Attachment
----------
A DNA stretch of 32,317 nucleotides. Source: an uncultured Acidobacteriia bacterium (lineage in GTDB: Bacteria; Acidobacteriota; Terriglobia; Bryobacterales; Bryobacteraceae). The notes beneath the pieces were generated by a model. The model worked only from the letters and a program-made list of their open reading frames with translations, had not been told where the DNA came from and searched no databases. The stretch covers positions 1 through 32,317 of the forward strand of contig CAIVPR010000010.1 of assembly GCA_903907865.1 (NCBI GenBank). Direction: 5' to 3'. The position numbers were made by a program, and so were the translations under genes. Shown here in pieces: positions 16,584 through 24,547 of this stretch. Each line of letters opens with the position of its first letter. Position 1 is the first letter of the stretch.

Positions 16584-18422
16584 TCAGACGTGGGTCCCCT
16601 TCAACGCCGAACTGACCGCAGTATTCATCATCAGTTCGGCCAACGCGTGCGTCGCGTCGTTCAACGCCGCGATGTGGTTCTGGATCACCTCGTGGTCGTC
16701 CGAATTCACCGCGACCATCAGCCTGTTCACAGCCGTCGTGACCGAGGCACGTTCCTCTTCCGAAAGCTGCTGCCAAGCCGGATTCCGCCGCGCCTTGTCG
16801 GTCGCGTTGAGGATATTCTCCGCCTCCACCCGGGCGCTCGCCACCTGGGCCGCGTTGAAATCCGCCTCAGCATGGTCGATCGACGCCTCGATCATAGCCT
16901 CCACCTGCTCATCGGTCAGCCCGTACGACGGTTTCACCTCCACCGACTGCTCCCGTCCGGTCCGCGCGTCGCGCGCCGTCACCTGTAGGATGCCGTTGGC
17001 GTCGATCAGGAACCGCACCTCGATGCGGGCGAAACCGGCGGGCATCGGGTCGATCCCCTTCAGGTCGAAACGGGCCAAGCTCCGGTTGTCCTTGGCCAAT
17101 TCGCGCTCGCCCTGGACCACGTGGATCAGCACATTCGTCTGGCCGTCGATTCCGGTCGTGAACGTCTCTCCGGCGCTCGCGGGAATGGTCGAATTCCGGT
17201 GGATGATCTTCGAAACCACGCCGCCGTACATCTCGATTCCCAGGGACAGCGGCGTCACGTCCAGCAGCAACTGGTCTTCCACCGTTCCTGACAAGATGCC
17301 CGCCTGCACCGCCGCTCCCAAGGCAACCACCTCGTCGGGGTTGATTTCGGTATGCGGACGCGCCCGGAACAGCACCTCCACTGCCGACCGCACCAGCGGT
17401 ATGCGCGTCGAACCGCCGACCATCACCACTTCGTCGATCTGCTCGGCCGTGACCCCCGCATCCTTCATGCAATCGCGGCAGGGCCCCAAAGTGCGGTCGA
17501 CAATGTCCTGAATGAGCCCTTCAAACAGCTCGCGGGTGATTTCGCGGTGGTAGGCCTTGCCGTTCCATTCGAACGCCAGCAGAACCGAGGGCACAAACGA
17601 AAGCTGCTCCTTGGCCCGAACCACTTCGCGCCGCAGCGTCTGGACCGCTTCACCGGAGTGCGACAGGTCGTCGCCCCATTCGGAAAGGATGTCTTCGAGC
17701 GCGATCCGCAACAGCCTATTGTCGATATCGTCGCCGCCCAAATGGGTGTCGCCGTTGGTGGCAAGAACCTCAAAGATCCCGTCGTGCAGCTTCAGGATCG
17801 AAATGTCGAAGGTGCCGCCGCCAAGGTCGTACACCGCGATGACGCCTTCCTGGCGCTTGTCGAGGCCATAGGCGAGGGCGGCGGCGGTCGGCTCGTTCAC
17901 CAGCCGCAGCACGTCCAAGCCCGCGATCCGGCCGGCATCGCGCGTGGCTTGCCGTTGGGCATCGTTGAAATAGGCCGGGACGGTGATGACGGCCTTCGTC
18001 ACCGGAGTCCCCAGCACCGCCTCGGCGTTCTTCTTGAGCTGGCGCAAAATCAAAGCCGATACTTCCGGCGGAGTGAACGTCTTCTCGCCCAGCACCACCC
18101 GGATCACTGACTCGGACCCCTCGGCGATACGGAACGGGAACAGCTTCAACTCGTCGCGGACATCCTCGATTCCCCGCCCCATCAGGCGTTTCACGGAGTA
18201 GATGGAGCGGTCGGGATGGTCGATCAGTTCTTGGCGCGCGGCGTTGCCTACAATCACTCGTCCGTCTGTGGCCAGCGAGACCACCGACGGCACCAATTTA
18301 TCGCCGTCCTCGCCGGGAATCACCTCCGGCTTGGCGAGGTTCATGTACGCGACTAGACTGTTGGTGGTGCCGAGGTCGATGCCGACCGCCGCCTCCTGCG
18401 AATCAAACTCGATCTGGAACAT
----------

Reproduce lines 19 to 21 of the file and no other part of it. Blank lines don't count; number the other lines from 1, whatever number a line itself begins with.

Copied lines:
18101 GGATCACTGACTCGGACCCCTCGGCGATACGGAACGGGAACAGCTTCAACTCGTCGCGGACATCCTCGATTCCCCGCCCCATCAGGCGTTTCACGGAGTA
18201 GATGGAGCGGTCGGGATGGTCGATCAGTTCTTGGCGCGCGGCGTTGCCTACAATCACTCGTCCGTCTGTGGCCAGCGAGACCACCGACGGCACCAATTTA
18301 TCGCCGTCCTCGCCGGGAATCACCTCCGGCTTGGCGAGGTTCATGTACGCGACTAGACTGTTGGTGGTGCCGAGGTCGATGCCGACCGCCGCCTCCTGCG